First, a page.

Sunday, September 28, 2008

An Allegory

Crowned in 1894, Russian Emperor Nicholas II went down in history as one of the worst rulers Russia ever had. A champion of liberalism, Nicholas called the first parliament Russia ever had, the State Duma, in 1905. He appointed Sergei Witte Prime Minister, a first for Russia, which had hitherto been ruled autocratically by its Tsars and Emperors. He issued the October Manifesto, promising civil liberties, universal male suffrage and freedom of religion among other things. The following year, he further abandoned the autocracy that had served his country so well by introducing the first ever Constitution of Russia.

Nicholas' reckless liberalisation of Russia's polity reversed the sensible autocratic reforms of the Emperor Nicholas I, who ushered in the "Autocracy, Orthodoxy and Nationalism" policy after the Decembrist Revolt of 1825. The unprecedented openness allowed the unfettered forces of political expression to expand and gain new adherents. Radical new parties, such as the Social Democratic Labour Party (famous for its extremist, or Bolshevik, wing) were formed. The extreme liberal ideology championed by the Emperor encouraged anarchists, who assassinated among others Sergei Witte and numerous members of the aristocracy.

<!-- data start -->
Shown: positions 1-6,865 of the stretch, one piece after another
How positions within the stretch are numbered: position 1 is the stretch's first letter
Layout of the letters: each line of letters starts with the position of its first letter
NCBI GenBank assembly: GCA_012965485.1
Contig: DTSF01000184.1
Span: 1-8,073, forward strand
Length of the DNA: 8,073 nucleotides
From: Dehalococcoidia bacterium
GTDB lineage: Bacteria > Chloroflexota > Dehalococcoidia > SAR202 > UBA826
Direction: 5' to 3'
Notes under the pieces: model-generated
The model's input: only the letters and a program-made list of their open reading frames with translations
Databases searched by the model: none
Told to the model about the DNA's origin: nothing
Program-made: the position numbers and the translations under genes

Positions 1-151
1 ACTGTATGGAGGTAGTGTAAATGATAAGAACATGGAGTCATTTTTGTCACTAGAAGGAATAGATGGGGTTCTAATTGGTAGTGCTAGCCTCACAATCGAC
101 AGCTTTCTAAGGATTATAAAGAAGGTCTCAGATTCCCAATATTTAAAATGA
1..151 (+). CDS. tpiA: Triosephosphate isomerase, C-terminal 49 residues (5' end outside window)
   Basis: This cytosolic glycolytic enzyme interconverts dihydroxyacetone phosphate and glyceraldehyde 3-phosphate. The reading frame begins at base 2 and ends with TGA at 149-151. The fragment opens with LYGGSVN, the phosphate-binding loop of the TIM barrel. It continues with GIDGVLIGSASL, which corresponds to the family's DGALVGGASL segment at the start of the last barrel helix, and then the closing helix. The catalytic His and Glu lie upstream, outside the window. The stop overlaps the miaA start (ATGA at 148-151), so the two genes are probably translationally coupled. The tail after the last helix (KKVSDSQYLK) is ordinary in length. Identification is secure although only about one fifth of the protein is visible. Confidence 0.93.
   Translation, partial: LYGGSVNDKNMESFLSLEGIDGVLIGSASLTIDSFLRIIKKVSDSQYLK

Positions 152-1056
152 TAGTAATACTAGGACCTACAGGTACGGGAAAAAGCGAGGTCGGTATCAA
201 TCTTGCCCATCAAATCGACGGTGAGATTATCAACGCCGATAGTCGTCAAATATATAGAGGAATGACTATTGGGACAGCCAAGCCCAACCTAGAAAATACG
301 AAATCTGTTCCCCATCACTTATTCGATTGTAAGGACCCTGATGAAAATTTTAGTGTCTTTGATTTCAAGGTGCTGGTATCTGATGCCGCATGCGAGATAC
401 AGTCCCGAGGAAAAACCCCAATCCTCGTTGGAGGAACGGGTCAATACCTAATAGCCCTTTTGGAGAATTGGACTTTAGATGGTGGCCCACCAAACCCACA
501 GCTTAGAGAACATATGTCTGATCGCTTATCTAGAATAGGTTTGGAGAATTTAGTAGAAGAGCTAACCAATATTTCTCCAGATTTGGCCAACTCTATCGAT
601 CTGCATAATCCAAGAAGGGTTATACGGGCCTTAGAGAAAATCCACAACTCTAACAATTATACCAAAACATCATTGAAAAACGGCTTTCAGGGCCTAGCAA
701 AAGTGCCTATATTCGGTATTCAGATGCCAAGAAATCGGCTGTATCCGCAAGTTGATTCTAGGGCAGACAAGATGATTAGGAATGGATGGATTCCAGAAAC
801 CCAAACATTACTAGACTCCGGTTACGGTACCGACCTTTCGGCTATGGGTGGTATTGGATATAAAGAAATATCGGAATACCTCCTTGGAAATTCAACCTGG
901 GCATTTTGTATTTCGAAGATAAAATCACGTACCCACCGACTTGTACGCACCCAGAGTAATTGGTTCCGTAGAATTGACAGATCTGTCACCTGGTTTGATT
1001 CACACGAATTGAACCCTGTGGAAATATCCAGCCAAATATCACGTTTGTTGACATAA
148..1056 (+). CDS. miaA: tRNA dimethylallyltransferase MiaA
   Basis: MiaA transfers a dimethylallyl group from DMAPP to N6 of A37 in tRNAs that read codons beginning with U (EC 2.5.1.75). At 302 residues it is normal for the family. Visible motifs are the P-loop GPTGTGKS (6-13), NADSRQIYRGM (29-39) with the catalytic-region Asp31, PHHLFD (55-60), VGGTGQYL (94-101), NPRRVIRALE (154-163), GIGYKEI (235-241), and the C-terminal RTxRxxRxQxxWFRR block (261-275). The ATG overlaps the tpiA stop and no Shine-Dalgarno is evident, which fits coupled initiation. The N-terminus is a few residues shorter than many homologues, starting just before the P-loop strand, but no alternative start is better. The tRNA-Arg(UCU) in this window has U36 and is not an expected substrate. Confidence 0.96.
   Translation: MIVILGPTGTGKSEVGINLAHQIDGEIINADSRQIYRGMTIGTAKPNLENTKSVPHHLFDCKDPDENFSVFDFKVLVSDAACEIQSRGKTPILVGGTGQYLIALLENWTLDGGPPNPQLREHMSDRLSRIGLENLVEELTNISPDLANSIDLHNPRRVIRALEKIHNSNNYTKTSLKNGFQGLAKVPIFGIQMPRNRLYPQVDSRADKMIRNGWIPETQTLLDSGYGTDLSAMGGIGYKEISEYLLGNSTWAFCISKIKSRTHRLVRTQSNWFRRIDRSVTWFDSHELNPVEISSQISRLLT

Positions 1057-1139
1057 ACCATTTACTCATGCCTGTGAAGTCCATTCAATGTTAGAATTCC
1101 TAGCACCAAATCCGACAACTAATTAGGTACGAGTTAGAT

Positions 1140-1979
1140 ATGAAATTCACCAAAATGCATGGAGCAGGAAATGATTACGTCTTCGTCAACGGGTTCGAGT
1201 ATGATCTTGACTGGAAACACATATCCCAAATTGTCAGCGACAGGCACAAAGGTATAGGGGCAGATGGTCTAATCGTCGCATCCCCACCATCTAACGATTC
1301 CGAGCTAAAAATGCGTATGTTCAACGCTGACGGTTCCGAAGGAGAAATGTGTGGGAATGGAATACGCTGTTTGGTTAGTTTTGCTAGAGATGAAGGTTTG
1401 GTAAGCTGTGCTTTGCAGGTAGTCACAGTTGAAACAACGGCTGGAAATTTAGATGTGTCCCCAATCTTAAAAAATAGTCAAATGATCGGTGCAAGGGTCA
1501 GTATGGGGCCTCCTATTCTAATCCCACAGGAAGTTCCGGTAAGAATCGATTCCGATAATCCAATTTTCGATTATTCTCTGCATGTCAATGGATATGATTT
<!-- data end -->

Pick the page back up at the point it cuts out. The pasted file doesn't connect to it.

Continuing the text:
The Emperor used a shock-doctrine to force his policies on an unwilling policies. The October Manifesto and 1906 Constitution, for example were enacted after the disaster of the 1905 Russo-Japanese War. At the outbreak of the Great War of 1914 (known to us as the First World War), Nicholas doubtless planned to use the emergency situation to force more liberal programmes on an unwilling public. However, his extreme liberalism finally bore fruit in February 1917, when a political crisis of unexpected proportions forced his government out. In the November of that year, a further crisis engulfed Russia as the Bolsheviks launched a further revolution. The following year, Nicholas himself succumbed to the revolutionary forces he had unleashed.

What was worse, the trend of liberalisation of thought to which Nicholas had contributed meant that the contagion of revolution spread across the world. Within three decades, all of Eastern Europe and large part of Asia were part of the new world order that replaced the stable polities of the 19th Century. If Nicholas had only stuck to the tried policies of his predecessors (Nicholas I and Alexander III in particular) and avoided a programme of political deregulation, the Russian Empire might have survived to this day.

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